27 So Israel dwelt in the land of Egypt, in the country of Goshen; and they had possessions there and grew and multiplied exceedingly.
28 And Jacob lived in the land of Egypt seventeen years. So the length of Jacob’s life was one hundred and forty-seven years.
29 When the time drew near that Israel must die, he called his son Joseph and said to him, “Now if I have found favor in your sight, please put your hand under my thigh, and deal kindly and truly with me. Please do not bury me in Egypt,
30 but let me lie with my fathers; you shall carry me out of Egypt and bury me in their burial place.” And he said, “I will do as you have said.”
31 Then he said, “Swear to me.” And he swore to him. So Israel bowed himself on the head of the bed.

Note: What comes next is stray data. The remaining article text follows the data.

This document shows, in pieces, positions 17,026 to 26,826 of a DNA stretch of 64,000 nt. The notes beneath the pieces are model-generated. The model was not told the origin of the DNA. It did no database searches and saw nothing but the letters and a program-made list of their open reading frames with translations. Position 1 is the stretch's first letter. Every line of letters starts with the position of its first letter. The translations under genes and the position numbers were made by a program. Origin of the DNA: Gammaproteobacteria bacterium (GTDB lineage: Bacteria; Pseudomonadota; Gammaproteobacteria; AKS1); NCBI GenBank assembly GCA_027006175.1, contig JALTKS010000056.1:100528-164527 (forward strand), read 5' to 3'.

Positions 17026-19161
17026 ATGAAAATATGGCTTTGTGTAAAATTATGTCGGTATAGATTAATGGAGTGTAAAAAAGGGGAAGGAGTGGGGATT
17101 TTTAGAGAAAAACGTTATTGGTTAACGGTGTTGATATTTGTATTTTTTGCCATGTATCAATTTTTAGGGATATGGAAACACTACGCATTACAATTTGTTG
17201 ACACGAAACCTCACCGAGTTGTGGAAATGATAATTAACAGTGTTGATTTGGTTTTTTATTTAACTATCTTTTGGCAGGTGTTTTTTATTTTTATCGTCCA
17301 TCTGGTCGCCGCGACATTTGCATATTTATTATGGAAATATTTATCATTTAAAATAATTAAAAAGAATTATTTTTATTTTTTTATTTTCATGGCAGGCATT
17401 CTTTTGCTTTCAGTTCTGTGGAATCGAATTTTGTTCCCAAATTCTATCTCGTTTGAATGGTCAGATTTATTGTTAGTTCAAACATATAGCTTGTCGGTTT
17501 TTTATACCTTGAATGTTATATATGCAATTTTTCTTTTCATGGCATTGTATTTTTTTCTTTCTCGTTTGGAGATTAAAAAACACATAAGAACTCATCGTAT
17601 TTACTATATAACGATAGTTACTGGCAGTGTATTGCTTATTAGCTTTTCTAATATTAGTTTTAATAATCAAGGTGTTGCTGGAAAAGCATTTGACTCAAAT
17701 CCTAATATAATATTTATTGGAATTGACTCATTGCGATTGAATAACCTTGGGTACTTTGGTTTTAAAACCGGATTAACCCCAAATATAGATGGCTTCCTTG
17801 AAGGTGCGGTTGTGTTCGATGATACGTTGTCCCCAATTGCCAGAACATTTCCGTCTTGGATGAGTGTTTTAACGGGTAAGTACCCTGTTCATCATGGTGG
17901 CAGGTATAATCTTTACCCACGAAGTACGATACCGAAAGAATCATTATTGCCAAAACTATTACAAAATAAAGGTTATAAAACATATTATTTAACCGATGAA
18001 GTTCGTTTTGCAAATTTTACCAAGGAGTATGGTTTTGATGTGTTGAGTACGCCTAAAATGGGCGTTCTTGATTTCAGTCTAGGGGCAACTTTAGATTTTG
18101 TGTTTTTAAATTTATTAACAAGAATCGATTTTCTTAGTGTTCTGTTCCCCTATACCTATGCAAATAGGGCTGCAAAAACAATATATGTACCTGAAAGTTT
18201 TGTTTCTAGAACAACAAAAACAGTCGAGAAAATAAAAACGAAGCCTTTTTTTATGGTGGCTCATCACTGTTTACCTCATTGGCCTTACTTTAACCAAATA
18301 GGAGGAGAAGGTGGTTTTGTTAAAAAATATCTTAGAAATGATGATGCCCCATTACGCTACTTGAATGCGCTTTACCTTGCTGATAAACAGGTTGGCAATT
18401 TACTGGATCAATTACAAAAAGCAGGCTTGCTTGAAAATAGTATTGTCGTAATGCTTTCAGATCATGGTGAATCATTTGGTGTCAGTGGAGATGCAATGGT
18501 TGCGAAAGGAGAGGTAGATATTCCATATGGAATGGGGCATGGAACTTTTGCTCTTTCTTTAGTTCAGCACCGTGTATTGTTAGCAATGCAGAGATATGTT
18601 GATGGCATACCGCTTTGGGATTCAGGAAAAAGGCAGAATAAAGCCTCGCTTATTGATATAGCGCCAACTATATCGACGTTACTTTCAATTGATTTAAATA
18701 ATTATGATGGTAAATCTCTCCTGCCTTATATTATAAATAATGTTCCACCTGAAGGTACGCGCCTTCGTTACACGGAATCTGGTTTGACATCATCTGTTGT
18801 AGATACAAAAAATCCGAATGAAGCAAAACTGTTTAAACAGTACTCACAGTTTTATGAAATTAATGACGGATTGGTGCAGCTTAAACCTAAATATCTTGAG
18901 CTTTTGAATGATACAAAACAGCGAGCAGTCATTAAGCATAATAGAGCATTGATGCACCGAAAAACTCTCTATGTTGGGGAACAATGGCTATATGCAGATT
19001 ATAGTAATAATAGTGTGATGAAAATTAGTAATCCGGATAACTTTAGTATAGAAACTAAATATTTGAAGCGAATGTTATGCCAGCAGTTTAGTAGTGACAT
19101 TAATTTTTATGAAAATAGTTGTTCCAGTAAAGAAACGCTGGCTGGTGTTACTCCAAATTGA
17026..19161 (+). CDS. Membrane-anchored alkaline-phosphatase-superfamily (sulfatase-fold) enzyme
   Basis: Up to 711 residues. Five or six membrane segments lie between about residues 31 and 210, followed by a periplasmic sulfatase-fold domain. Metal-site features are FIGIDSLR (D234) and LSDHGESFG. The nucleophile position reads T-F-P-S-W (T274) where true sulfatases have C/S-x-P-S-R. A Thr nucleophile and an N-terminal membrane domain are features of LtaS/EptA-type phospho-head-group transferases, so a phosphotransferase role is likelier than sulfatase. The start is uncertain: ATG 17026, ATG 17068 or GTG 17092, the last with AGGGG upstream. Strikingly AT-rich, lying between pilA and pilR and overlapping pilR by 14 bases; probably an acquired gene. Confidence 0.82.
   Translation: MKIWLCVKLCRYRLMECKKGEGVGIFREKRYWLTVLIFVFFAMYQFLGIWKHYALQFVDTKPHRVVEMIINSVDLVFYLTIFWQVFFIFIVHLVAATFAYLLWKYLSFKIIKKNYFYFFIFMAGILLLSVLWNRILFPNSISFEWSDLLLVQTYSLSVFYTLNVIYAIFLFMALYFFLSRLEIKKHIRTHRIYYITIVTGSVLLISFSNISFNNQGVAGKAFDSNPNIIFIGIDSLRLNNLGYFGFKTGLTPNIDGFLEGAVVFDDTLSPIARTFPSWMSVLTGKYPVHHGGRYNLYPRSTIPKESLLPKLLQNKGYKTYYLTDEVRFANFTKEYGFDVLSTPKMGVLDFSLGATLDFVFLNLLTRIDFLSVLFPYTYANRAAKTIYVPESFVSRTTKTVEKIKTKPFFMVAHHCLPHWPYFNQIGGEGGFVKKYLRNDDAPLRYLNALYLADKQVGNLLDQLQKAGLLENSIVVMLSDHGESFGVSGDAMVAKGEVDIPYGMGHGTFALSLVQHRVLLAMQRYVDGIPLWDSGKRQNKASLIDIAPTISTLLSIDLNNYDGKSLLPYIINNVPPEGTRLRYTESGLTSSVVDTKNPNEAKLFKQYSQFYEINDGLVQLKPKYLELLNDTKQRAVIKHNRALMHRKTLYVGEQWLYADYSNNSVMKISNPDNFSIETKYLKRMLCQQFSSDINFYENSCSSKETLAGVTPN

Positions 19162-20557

The writer skillfully transitions (v.27) from a reference to Israel the person—i.e., “And Israel lived in the land of Egypt, in Goshen,” in which the verb is singular—to the first biblical reference to Israel the people—i.e., “and they acquired property in it and were fruitful and became exceedingly numerous,” in which the verbs are all plural. the wording of this latter statement also recalls that of God’s promise to Abraham—e.g., as in Genesis 17:6: “I will make you exceedingly fruitful”—thus connecting this future state of affairs to (and hence reiterating) the important theme of God’s covenant faithfulness. — Wechsler, page 262.